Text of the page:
Why touchscreens are taking over
Touchscreens have been around for decades and they won't be replaced anytime soon, says Gartner analyst Ken Dulaney. The real power behind touchscreens is the software with which users can interact, he said. "Pointing to something is human nature," he said. And Dulaney notes that one highly touted alternative -- speech recognition -- isn't perfect and if a word or two is missed the entire context could be changed.
In the short term, Dulaney said, improving the accuracy of the interfaces and reducing onscreen fingerprints will be on the minds of developers. However, he imagines that transparent displays might become popular in the future. Users could simply hold their phones up and content could be overlaid, similar to how today's augmented reality applications use a phone's camera, he said.
At Ceatec 2010 in Japan, TDK showed off transparent screens and according to a May 2011 press release, the company has begun mass production of them. Called electroluminescent displays by TDK, the screens have a resolution of 320 by 240 pixels and are "mainly intended for use as the main display panel in mobile phones and other mobile devices."
Mind control for devices
Brain control interfaces abandon touch and gesture control and rely solely on the power of thought. Researchers at Riken, Japan's government-run research body, have developed a brain machine interface (BMI) that lets users control a wheelchair using thought. The thought patterns are picked up by electroencephalography (EEG) sensors mounted on a user's head. The data is then relayed to a laptop, which interprets it and and sends the control signals to the wheelchair. The system needs about three hours of training per day for a week to achieve a 95-percent accuracy rate, Riken said.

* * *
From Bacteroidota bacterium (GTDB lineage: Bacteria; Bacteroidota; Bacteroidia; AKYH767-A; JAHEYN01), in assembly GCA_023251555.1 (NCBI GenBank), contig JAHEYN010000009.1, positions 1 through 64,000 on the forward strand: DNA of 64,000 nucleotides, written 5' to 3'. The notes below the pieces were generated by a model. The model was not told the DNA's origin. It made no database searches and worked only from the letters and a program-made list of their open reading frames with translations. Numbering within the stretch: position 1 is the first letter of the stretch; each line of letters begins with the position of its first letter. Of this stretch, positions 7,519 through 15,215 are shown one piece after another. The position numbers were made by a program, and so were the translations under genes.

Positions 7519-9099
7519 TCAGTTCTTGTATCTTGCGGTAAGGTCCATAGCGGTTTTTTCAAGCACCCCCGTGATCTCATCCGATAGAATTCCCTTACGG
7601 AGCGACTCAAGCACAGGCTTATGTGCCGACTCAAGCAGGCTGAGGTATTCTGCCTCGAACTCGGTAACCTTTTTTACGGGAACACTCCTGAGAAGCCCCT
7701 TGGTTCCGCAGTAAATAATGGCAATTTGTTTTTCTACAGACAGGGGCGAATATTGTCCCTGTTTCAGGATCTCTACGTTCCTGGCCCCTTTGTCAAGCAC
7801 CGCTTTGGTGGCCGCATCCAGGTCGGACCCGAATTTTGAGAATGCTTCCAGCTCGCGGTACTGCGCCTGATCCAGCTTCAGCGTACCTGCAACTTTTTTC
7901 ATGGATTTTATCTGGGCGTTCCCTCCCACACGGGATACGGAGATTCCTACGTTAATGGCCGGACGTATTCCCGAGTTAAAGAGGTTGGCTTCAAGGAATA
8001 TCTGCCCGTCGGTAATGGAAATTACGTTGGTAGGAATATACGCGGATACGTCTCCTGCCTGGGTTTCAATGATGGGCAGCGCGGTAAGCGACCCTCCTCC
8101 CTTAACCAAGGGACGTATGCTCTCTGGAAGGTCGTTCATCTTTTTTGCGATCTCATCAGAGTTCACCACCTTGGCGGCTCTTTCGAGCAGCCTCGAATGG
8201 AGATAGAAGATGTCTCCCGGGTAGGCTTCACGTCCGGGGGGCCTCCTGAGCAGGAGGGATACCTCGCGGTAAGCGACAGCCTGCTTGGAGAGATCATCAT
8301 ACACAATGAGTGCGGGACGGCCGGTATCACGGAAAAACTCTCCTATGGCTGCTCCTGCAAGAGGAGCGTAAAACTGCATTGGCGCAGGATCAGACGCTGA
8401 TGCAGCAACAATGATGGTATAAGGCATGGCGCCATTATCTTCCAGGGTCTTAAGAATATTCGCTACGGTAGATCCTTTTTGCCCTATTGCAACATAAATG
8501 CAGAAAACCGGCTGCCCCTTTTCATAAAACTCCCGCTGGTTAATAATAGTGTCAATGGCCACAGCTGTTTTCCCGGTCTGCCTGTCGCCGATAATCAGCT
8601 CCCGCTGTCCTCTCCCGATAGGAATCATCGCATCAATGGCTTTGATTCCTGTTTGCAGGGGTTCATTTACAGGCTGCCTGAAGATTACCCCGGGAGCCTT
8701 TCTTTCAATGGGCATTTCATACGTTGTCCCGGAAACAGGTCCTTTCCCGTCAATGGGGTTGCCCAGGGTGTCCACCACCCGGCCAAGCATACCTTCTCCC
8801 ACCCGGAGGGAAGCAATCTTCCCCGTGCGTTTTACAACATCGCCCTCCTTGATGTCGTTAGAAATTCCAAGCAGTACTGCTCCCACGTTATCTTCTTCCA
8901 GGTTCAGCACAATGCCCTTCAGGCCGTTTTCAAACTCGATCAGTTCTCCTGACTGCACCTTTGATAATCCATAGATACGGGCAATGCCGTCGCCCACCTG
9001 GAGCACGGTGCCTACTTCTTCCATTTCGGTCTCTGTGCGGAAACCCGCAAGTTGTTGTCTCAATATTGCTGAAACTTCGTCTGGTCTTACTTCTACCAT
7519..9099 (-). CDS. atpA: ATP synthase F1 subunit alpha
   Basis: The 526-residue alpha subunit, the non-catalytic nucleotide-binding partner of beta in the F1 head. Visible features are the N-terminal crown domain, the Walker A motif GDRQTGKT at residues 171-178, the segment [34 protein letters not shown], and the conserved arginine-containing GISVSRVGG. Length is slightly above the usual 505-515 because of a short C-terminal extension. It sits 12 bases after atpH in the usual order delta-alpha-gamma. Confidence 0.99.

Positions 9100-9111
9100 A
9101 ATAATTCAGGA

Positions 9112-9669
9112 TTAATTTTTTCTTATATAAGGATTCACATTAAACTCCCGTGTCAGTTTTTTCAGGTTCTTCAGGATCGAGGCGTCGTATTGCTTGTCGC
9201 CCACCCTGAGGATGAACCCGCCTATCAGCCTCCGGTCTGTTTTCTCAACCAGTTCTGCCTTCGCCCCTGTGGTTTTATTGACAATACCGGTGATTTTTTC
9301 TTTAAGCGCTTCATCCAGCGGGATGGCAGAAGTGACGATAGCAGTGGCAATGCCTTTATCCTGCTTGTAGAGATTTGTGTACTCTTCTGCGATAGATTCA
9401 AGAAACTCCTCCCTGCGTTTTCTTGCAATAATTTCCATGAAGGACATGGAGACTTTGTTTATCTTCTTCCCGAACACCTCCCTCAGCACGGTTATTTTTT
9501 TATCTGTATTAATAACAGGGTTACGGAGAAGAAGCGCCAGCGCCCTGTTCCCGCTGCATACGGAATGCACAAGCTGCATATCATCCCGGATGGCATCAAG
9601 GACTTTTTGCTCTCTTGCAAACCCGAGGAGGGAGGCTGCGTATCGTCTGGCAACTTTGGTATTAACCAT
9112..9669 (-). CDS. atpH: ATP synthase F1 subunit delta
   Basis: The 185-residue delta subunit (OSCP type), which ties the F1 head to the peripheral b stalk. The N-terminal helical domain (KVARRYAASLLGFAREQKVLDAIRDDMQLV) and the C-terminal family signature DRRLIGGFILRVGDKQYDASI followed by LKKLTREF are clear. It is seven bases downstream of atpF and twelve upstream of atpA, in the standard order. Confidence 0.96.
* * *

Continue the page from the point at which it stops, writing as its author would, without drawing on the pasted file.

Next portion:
Plans to use the technology in rehabilitation and therapy are already under way, said Andrzej Cichocki, head of the Laboratory for Advanced Brain Signal Processing at Riken.
Based on the same principles, one company showed off a BMI that let users type by just concentrating on letters they want to use. Shown at Cebit 2011, Guger Technologies presented IntendiX, a system that consists of a skullcap with electrodes, a pocket-sized brainwave amplifier and a Windows application that analyzes and decodes the brain waves. To enter a letter, the user must stare at that letter on a virtual keyboard. The software flashes the columns and rows of the keyboard and the system tries to detect a response in the brain when the desired letter is flashed. The system looks for brainwaves that are triggered 300 milliseconds after a stimulus.
"The signal is called P300, it is just a usual signal," said company spokesman Markus Bruckner. "For example, when you drive behind a car and it steps on its brakes and the red light flashes you have the same response." It takes quite a bit of concentration and time to type out just a few letters, but for someone who has no other way of typing, it could bring new opportunities to communicate.
The company hopes to improve the response time and said it's down to one second in the lab.
Martyn Williams and Jay Alabaster in Tokyo contributed to this report.